Clock Your Sleep

A project led by WNYC, Clock Your Sleep invited New Yorkers to track their sleep, and as a result learn about what really happens, and what people can do to get the best night’s sleep. Credit: datanews.tumblr.com

4. For wide scale adoption digital health has to work with people’s lives

People’s lives are busy. Anything introduced into their daily landscape has to give a tangible benefit, and prove itself early on. With digital services it’s all too easy for engagement to fall by the wayside, to be a frustration, an unwelcome nudge, or to simply be forgotten. People always find creative ways of circumventing the wishes of benevolent health technology. A Superflux video last year captured this perfectly. For digital health to achieve the scale it promises it must acknowledge these daily realities: appreciating both the context of its use and drawing people in through ways that are involving, inclusive and adaptive to the messiness of everyday lives.

Uninvited Guests from Superflux on Vimeo.

5. Digital inclusion involves a very social approach

Digital inclusion, the buzzword of government’s strategy to make bring every person in the country online by 2020, won’t happen through a focus on technology alone. It might seem obvious, but all too often technology projects take a very narrow view, without a broader recognition of the impact of people’s social lives on digital skills. From the start in our work with Dementia Citizens it was clear that people with dementia can learn to use digital technology if they don’t have the skills already; they just need support through family, friends and a respectful and reassuring ear. Recently, digital inclusion was rebranded as digital engagement, in recognition of the role that social networks play. Other projects, like the NHS Widening Digital Participation co-ordinated by the Tinder Foundation, deliver digital-skill training by working closely with community groups, networks and champions. Our hope is that these point the way towards a far broader appreciation of the very social thing that digital technology is.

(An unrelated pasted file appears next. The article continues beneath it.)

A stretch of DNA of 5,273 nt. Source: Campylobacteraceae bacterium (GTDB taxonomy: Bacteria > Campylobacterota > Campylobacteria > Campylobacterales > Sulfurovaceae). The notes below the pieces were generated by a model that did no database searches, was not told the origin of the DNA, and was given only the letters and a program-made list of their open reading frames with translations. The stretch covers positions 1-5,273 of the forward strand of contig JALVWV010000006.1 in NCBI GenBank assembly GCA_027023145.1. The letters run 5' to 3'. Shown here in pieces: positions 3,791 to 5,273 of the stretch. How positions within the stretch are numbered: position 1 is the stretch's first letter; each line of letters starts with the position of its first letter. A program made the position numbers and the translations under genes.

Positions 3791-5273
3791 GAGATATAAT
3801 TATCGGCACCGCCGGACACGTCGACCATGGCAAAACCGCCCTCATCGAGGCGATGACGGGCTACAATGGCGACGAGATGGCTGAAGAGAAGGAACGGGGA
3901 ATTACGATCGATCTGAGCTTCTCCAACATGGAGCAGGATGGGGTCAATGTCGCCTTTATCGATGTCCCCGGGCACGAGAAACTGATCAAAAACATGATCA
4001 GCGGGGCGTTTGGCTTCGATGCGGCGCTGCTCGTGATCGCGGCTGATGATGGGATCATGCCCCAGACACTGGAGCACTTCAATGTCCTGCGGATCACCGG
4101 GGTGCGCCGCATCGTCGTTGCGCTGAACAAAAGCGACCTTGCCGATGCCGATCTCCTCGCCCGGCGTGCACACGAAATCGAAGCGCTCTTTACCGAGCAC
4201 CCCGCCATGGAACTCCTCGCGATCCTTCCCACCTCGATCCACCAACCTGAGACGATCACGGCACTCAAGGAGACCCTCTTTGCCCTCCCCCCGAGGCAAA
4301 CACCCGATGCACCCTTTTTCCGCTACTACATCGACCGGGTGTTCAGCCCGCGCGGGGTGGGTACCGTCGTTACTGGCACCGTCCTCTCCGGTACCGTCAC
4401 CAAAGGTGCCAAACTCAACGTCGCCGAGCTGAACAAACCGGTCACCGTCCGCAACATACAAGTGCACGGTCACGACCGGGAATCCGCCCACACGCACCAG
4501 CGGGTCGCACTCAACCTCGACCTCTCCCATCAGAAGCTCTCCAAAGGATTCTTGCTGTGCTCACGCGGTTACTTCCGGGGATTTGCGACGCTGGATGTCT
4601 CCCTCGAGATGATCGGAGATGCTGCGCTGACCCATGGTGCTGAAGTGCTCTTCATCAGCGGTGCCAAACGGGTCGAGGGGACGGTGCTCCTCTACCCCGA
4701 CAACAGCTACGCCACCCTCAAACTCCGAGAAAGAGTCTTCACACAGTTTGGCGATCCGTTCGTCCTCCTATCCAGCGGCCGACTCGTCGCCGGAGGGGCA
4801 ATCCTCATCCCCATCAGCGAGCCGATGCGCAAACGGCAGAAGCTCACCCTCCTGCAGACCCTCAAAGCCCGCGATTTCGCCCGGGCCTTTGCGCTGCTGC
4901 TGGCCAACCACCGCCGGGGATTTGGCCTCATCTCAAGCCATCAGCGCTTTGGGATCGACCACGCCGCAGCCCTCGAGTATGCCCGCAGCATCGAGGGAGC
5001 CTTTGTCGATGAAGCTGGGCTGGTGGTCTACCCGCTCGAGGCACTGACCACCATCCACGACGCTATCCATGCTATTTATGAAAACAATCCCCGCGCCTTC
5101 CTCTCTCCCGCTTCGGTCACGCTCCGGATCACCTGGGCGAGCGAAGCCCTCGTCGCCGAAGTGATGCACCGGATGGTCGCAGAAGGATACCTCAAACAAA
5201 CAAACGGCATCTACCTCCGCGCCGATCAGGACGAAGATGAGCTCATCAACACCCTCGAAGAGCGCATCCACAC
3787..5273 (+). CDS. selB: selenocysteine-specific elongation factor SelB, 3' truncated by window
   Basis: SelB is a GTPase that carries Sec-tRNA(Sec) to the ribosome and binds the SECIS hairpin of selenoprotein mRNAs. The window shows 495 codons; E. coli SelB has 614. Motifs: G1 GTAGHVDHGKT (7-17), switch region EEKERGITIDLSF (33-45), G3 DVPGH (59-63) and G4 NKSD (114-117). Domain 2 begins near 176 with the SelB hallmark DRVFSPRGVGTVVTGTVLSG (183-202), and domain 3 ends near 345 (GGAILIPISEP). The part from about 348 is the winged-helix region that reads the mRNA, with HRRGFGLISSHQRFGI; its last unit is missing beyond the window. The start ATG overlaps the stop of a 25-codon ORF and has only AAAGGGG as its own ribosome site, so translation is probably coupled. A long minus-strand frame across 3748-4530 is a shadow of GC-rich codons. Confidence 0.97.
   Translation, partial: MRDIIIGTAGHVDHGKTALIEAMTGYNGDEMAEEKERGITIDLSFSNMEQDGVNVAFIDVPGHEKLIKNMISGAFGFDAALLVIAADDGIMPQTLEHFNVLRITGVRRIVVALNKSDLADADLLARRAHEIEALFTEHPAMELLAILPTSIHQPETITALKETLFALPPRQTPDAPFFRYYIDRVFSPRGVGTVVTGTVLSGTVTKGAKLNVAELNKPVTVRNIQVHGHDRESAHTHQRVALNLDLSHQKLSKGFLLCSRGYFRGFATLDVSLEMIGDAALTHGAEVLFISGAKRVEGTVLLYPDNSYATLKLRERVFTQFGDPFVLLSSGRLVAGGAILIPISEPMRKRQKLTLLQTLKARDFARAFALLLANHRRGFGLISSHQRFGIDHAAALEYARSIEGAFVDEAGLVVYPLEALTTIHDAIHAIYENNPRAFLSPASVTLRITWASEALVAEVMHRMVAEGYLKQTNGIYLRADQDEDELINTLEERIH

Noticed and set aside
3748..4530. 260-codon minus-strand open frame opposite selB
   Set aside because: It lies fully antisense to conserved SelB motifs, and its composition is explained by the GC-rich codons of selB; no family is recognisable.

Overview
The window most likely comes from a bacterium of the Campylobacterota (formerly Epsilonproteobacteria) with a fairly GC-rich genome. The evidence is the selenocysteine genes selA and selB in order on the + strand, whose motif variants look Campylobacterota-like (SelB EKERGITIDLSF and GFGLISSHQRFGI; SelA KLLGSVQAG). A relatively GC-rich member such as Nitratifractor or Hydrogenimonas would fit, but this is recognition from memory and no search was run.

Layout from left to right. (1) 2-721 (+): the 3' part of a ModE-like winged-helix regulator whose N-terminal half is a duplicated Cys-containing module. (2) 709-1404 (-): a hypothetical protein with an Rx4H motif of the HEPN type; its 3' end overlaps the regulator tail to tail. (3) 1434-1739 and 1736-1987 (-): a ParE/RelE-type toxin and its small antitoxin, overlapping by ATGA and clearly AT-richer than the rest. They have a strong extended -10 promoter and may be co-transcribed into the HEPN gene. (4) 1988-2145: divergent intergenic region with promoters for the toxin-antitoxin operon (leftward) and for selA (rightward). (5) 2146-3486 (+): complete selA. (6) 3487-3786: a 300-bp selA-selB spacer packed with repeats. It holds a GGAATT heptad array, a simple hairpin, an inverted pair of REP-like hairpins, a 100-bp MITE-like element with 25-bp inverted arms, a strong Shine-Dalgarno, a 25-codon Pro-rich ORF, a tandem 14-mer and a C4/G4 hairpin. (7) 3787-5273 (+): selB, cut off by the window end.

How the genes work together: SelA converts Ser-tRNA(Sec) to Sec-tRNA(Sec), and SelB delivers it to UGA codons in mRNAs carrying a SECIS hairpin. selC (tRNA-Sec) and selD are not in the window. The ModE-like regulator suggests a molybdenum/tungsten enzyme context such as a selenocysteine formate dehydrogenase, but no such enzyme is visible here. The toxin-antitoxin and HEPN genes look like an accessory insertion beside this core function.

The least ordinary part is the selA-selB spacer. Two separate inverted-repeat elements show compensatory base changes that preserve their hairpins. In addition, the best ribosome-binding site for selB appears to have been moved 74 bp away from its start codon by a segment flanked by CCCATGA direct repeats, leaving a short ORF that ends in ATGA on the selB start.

Dementia Citizens

In Dementia Citizens people with dementia can take part on their own if they want, but they can also take part with someone else. With digital engagement in mind we designed the apps so they can be used just as easily independently or together with others. Credit: Dementia Citizens

The changing face of science

These strands point towards profound shifts happening in science and health. As the methods of science and tools of technology evolve, research projects become perhaps more participatory, more transparent. By providing communities with a platform for action and empowerment, they can even become a force for social change. The very definition of citizen science itself, here, I think also comes into question. It’s not just about science at scale, nor simply about harnessing digital technology for new datasets. The possibility of public involvement at a deeply thoughtful level remains at its heart.